Temperature check in financial markets shows mercury rising as recession worries ease

Temperature monitoring in financial markets shows the mercury rising as recession worries ease amid some signs of consumer resilience.

The FTSE 100 opened 1% higher, taking the lead in Asia and Wall Street on Friday.

Although stronger than expected, US retail sales released at the end of the week were partly driven by higher prices rather than buyers’ confidence to pile more into their baskets.

The data helped ease unease over impending recessions.

Supply worries once again overtook concern over weaker demand in oil markets, with Brent Crude rising above $103 a barrel, helping to push stock prices higher energy giants at the start of trading.

There are no signs of an imminent breakthrough in the US administration’s efforts to persuade Gulf states to pump more oil, and there is heightened uncertainty about the impact of a possible price cap on Russian crude as the war in Ukraine prepares for its next offensive.

These factors are conspiring to drive prices higher, even as concerns persist over further spikes in Covid cases in China, with the zero-Covid strategy still threatening to lead to further supply chain hitches and lower demand. oil demand.

With investors looking willing to take on more risk, the safe-haven dollar retreated slightly as the euro gained ground in an attempt to escape parity, trading just above $1.01.

Thursday’s European Central Bank meeting will be closely watched given its lag in the rate hike curve, causing further weakness for the euro.

A 25 basis point rise is expected for the first time in 11 years, and investors will latch onto clues on the future trajectory.

The big difficulty that hangs over the euro zone, and particularly gas-hungry countries like Germany, is that the Nordstream 1 gas pipeline will not reopen as planned on Thursday.

Any hint of this could lead to further weakness in the euro given the detrimental effect that derailed supplies would have on economies.

The pound also edged above $1.19, but still languishes around lows not seen since the early days of the pandemic.

Political uncertainty is brewing in the UK, with increasingly heated debates between candidates for prime minister, exposing divisions within the ruling Conservative party over fiscal policy.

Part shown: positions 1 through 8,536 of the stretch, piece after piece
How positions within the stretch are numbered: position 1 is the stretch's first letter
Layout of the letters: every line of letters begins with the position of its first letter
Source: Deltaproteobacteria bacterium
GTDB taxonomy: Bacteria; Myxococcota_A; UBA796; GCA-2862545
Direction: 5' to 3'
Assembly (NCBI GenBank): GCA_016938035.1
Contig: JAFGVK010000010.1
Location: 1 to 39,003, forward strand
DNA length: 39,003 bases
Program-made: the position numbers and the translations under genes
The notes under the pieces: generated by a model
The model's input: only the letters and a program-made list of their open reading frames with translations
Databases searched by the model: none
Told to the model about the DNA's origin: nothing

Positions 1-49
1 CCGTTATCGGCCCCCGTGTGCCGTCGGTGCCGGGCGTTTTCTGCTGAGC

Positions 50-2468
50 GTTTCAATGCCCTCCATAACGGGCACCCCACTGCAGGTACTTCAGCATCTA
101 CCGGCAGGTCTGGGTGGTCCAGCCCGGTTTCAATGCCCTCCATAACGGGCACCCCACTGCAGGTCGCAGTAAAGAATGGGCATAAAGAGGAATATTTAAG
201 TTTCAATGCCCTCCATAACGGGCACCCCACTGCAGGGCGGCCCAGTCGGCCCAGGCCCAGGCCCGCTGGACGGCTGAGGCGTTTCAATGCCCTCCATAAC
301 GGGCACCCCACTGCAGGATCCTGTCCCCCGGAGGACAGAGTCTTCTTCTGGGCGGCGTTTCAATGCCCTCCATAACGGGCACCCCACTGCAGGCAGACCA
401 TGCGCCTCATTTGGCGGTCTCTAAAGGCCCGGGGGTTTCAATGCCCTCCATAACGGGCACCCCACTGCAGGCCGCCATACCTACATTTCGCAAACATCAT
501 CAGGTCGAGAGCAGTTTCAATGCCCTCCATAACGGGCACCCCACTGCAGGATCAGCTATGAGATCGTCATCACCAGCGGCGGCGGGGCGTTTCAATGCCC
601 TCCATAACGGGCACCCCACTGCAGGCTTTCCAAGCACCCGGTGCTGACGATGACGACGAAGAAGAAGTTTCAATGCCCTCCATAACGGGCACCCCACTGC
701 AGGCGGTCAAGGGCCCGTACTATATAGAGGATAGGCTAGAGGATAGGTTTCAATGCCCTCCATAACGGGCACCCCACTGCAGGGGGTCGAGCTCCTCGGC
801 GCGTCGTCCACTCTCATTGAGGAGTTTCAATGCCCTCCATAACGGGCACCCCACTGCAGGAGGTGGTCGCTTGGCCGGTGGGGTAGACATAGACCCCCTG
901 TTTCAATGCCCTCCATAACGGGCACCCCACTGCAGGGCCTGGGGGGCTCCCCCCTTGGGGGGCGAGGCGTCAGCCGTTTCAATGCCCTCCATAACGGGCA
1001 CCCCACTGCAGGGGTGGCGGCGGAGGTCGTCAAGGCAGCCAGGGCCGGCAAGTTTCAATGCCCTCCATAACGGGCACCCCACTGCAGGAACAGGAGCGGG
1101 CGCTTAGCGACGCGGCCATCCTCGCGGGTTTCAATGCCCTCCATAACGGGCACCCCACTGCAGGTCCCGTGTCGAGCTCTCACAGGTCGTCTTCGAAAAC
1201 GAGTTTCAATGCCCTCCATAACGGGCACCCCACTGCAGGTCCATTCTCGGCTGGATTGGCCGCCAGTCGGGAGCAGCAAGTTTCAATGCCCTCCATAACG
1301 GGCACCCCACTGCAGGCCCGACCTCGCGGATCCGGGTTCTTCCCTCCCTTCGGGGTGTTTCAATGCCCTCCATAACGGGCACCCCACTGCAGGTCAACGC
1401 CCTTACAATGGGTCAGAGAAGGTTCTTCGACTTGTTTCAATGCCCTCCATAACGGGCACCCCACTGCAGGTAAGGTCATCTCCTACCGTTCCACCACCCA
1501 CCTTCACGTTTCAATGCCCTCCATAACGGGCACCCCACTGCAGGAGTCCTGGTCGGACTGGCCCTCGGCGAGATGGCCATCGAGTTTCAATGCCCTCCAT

With the cost of living crisis preoccupying the votes, promises of tax cuts are mounting from suitors hoping to upset former Chancellor Rishi Sunak’s chances of gaining the keys to 10 Downing Street.

With UK consumers showing signs of tightening purse strings and becoming more cost-conscious, it’s no surprise that Deliveroo has cut its gross transaction value forecast significantly this year.

Expensive takeaways are likely to be among the first treats to be ditched as households grapple with skyrocketing bills, especially as higher costs trickle down to more expensive menus.

Deliveroo has more than halved its growth forecast to 12% from previous estimates of up to 25%.

Tighter cost control is now front and center for the company as it faces headwinds as marketing budgets need to be brought under control.

Johnson Matthey’s planned makeover to align with the greener car industry is taking shape with plans for an £80million gigafactory at its existing site in Royston, UK, to scale up manufacturing of components from hydrogen fuel cells.

After shedding its skin as a battery materials player, concerns had grown over the company’s lack of direction given that its core business of catalysts has such an obvious shelf life, but the announcement will allay concerns about its future relevance.

Starting a new business is expensive and there’s no guarantee it will succeed, hence the lukewarm share price reaction, but it’s a sign the group is determined to find new paths. of growth.

Haleon has completed its historic spin-off from GSK, listing on the London Stock Exchange today with a share price of 330p.

This values ​​the business at £30.9 billion.

There could be a volatile trading period for the company, especially given the cost inflation that has spread through the consumer goods industry.

But given that its best-selling products, such as Sensodyne toothpaste and Advil and Voltaren painkillers, are household names, the brand power of this new consumer beast should help it cling to the customers, who can instead redeem other products in the shopping carts.

Susannah Streeter

Susannah Streeter, Senior Investment and Market Analyst, Hargreaves Lansdown.